Fort MacLeod – Living History in Redcoat Country


As if in a time-warp we walked the downtown streets lined with historic buildings in Fort MacLeod. Some date back to the late 1800’s; many are sandstone structures of the 1920 era.

Locals greeted us, a few stopping to chat; traffic moved at a snail’s pace. My husband, Rick, and I were swept back into the past while experiencing today’s unhurried life in this small south-western Alberta town.

An arched walkway veered off Main Street, and led to The Fort Museum of the North West Mounted Police. Red-coated riders on sleek prancing steeds entered the grounds, their white pith helmets bobbing to the rhythm of “This land is your land, this land is my land.” My chest swelled with pride as we watched a musical ride performed by young equestrians, in replica uniforms of our Canadian icons.

The ‘Mounties’ trooped into this area in 1874 when Sir John A. MacDonald saw the need for law and order in the frontier. Their newly constructed Fort and burgeoning town site was named after James F. MacLeod, their leader on the arduous trek west from Manitoba. MacLeod in turn was greatly aided by the legendary Matis guide and interpreter, Jerry Potts, who spoke many Native languages. “After quashing the illegal whiskey trade that was destroying the lives of Blackfoot,” said Gordon, a local historian, “the NWMP had to deal with 4,000 men infiltrating the area to build the Canadian National Railway.” Further challenges involved deterring horse thieves, minimizing strikes, and appeasing the First Nations Peoples; fear of changes the “iron horse” would bring.

King Edward VII bestowed the appellation “Royal” on the NWMP for their part in the Boer War. They later joined the Dominion force to become the Royal Canadian Mounted Police.

Gordon then led us to the filming locations of “Brokeback Mountain” – Academy Award “Best Movie” in 2005. Being movie buffs, Rick and I gleefully recognized the backdrop of many scenes.

The gleaming hardwood floors of the Empress Theatre creaked as we made our way down the isle. This grand lady first swung open her doors in 1912, and has since played host to a continual flow of live theatre, concerts and films.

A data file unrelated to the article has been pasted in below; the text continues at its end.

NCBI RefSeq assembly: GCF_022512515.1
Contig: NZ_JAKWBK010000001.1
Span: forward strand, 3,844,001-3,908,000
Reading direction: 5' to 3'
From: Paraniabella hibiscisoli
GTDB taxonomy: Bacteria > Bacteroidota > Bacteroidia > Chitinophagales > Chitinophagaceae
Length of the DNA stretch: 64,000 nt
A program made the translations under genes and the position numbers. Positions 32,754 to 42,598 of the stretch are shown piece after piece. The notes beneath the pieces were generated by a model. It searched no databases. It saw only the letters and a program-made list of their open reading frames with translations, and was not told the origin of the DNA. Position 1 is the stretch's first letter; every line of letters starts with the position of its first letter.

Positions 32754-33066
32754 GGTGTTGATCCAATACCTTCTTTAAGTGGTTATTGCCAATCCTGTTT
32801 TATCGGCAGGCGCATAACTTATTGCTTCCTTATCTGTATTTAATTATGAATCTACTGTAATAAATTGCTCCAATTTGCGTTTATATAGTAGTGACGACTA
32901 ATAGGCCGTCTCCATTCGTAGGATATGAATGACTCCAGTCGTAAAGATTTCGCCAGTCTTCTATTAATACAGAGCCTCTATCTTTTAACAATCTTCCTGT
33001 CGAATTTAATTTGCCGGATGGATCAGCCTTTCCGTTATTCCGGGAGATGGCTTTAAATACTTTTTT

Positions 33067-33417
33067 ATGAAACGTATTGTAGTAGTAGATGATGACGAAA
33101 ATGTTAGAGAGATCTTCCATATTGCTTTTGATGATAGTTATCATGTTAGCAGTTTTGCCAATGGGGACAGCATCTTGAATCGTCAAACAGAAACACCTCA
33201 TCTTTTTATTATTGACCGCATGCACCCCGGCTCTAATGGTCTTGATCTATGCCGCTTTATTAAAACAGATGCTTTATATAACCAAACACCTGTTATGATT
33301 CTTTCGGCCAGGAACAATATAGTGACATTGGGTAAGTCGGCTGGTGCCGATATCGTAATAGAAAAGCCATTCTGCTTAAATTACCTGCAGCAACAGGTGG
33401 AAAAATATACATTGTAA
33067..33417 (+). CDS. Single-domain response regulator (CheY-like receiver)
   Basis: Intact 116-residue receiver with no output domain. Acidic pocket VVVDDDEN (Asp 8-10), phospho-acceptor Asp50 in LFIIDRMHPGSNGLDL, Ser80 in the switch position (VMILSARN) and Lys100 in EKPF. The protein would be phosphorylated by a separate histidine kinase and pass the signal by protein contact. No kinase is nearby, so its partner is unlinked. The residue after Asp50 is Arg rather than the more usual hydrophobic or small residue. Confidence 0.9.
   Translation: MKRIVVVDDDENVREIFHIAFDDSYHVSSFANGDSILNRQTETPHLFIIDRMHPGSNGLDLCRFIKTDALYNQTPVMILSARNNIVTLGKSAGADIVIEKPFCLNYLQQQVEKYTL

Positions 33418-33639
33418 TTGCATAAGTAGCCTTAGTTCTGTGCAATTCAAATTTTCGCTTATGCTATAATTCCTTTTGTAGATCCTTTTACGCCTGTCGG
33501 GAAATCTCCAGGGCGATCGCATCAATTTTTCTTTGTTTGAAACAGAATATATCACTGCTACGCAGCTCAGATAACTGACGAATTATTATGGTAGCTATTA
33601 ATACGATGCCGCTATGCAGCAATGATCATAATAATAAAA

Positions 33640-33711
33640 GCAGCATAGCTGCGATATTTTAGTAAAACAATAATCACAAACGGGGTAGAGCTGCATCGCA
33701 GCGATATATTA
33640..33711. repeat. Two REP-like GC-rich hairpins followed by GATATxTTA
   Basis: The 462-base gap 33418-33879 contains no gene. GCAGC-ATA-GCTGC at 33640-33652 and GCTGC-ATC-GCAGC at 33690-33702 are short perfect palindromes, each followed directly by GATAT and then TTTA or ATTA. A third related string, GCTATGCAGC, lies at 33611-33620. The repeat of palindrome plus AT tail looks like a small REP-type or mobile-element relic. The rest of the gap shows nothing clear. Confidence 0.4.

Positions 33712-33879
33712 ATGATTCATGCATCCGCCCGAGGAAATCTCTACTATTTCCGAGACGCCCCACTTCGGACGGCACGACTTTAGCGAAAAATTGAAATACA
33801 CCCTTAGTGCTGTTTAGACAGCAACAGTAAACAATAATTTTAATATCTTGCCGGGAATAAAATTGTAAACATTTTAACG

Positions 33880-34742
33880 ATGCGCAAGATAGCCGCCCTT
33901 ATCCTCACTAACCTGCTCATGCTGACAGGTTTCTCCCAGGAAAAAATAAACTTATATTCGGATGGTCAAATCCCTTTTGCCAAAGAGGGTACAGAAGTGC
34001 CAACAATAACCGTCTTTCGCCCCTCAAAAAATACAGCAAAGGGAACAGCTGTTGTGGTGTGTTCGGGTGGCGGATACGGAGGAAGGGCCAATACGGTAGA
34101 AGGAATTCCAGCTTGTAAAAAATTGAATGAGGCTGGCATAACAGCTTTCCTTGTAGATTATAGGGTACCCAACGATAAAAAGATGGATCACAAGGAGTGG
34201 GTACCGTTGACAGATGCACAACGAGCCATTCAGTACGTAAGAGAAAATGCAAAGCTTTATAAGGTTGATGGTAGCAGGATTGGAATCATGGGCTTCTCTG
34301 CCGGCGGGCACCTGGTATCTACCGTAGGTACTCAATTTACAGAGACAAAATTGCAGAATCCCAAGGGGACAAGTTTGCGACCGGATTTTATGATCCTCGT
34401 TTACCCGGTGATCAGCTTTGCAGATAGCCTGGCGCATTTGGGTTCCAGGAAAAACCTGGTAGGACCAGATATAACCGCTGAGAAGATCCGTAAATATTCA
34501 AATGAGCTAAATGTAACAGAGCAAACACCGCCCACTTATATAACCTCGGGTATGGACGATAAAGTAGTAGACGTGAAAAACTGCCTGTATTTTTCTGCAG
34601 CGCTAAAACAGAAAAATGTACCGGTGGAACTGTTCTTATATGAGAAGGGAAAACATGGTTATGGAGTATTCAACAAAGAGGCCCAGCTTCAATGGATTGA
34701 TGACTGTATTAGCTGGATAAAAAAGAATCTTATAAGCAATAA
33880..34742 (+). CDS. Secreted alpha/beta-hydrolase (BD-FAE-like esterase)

Sinking down into the red velvet seats, we looked up at a giant neon tulip adorning the ceiling. The only additions since the last renovation by Dan Boyle in the 1940’s are large wall paintings of old movie classics, the work of Dan’s son, Neil.

“This theatre has been haunted for many years,” said Jamie, our guide. “Recently we had a medium tell us it is a ghostly “Ed” who is to blame for what happens in balcony seat “FF1”, also known as Ed’s seat.” Ushers surreptitiously watch patrons sitting in FF1, as they almost always squirm uncomfortably and end up moving over a seat or two. I do hope Ed enjoyed the evening’s side-splitting live performance of “Johnny Chinook” as much as we did (from our main-floor seats).

Head-Smashed-In Buffalo Jump is a short drive north and west of Fort MacLeod. We were greeted by resounding drum beats and the chanting of singers recounting 6,000 years of history. Nimble dancers dressed in beads, porcupine roaches and eagle feathers enacted ancient traditions to the delight of the audience.

The Interpretive Centre tells about the evolution of the Blackfoot culture. Our guide, Quinton Crowfoot, explained that the original name of their tribe was “Niitsitapi” meaning “Keepers of the Prairies”.

The tribe’s method to lure the buffalo to a particular area was to burn the grass thereby also promoting new lush growth. Europeans attributed the name Blackfoot because of their soot-imbedded moccasins.

The buffalo jump itself is at the end of a path leading away from the centre.  As we stood near the edge of the cliff, I envisioned thundering hooves and clouds of dust, as stampeding buffalo plunged to their death.

The ingenious strategy entailed mimicking a strayed calf or encroaching wolf, and directing the buffalo into a funnel of stone cairns.  Hunters, shouting and waving skins, then came from behind and drove the panicked herd over the then 18-metre precipice.

I initially thought the name “Head-Smashed-In” referred to a buffalo cranium, but it folklore origin is much more intriguing.  The story goes that hundreds of years ago a young brave decided it would be awesome to watch the falling buffalo from under an overhang at the bottom of the cliff.  The hunt was unusually good that day, and regrettably, the boy’s head was smashed in by the weight of the carcasses.

At the time of Europeans’ arrival, an estimated 60 million buffalo roamed the plains. With the aid of the new-comer’s guns the species was nearly extinct by the late 1800’s. It meant the end of the way of life for the prairie tribes.

Like a time-capsule journey, our walk through the dramatic history of the early law enforcers, pioneers and Blackfoot was both enlightening and enriching.

In addition, the community’s friendly hospitality left us feeling warmer than the chinook winds that turn the winter snows of Fort MacLeod into puddles.


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